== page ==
The most typical dish of Formentera is the salad ‘payesa’ (pagès: farmer). It is made up of green salad, bread, tomatoes, bell peppers, eggs, onion and the basic ingredient: the dried fish, a typical product of the island which seems to trace back to the Phoenician. It is fish fillets dried in the wind. Salinity and currents ‘cook’ the fish, up to obtain exquisite fillets, which will be stored and marketed in jars. The salad ‘payesa’ must be tried at least once, to understand what kind of flavors the island cuisine offers.
In Formentera, since time immemorial fish has been dried in the sun to conserve it. Traditionally most of the population made a living from fishing and working the land. The fish that can be dried in this way are cartilaginous ones with a hard skin and no scales, like skate. The fish is dried with the skin on. First, the guts are removed and the fish is cleaned. Then it is cut into fillets and covered in cooking salt for 2 to 7 hours, depending on the size. Afterward, the salt is removed and the pieces of fish are washed in seawater. Finally they are left to dry in the sun by hanging the fillets from the ends of branches of juniper bushes. The time they take to dry varies between 1 day and 4 days, depending on each piece of fish. Dry fish can be conserved for months. It has a hard texture, salty flavor and smells of the sea.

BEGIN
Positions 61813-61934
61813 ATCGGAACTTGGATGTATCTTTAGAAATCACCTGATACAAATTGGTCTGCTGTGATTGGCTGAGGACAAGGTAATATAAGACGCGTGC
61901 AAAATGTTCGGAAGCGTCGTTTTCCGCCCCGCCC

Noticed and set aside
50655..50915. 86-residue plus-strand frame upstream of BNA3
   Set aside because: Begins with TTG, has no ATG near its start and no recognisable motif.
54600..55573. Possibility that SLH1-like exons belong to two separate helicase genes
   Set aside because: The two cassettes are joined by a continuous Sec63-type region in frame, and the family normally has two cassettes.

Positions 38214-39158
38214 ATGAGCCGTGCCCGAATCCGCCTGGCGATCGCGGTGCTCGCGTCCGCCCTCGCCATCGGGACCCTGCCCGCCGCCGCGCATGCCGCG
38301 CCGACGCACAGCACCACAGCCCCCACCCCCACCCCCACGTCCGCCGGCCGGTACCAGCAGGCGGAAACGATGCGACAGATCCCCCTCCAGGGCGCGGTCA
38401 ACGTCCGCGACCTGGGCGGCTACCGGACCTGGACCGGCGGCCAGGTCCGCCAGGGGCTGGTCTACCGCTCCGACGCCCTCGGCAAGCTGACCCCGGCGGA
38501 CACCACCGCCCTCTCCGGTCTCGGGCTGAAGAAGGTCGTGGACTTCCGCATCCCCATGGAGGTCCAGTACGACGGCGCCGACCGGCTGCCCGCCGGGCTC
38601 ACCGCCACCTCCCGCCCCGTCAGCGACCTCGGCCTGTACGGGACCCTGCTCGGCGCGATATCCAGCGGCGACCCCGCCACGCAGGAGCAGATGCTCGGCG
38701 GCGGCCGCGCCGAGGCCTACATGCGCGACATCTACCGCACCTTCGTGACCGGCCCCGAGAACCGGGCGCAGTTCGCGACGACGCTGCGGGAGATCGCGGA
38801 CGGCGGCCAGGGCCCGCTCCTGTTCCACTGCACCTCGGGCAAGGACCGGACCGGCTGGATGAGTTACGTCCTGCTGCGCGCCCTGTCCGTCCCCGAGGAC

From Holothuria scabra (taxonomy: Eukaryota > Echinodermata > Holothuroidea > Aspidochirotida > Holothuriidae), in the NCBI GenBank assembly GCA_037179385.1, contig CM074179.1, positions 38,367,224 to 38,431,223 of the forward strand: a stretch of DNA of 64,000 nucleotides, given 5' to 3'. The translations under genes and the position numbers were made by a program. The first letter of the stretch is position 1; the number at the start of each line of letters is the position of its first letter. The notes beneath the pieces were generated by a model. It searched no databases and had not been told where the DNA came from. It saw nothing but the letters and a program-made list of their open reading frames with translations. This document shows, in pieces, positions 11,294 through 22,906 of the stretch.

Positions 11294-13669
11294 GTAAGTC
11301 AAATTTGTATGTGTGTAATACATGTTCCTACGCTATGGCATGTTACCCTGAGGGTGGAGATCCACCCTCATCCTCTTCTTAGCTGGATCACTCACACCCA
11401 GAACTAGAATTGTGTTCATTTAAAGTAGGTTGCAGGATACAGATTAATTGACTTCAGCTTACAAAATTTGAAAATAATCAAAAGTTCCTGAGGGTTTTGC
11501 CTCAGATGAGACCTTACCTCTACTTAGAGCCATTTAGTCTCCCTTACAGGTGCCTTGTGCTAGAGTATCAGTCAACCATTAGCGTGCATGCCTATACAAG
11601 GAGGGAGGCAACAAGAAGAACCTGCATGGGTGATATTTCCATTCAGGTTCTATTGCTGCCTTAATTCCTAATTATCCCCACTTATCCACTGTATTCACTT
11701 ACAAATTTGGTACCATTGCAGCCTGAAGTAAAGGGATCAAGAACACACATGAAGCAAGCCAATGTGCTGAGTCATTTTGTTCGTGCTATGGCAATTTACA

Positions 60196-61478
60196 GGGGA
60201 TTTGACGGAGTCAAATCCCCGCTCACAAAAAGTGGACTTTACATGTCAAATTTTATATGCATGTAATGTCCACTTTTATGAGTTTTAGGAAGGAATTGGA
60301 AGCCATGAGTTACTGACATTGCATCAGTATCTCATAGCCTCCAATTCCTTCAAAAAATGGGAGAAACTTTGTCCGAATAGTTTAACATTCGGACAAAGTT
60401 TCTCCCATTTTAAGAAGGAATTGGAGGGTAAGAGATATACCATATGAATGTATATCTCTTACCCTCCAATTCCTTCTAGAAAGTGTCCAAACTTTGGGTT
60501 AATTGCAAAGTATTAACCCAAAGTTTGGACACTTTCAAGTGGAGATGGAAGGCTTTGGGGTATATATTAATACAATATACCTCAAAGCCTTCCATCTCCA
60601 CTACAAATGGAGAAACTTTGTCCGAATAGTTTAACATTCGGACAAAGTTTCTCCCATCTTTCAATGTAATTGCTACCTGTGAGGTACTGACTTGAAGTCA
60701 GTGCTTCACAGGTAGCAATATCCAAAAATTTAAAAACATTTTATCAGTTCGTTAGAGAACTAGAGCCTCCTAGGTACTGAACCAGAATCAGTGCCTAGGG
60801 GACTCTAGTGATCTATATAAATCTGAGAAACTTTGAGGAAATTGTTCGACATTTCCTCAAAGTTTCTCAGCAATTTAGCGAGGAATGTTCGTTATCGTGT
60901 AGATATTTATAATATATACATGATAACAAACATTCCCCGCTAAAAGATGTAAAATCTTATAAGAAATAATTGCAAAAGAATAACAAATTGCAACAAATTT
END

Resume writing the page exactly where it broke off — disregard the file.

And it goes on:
The quality and abundance of fruits and vegetables often amaze visitors to Spain: with onions, tomatoes, peppers and watermelons of huge size! That's the perfect lunch to stay light, healthy and ready to come back to the beach, or an interesting dinner to taste some authentic flavors of this beautiful island.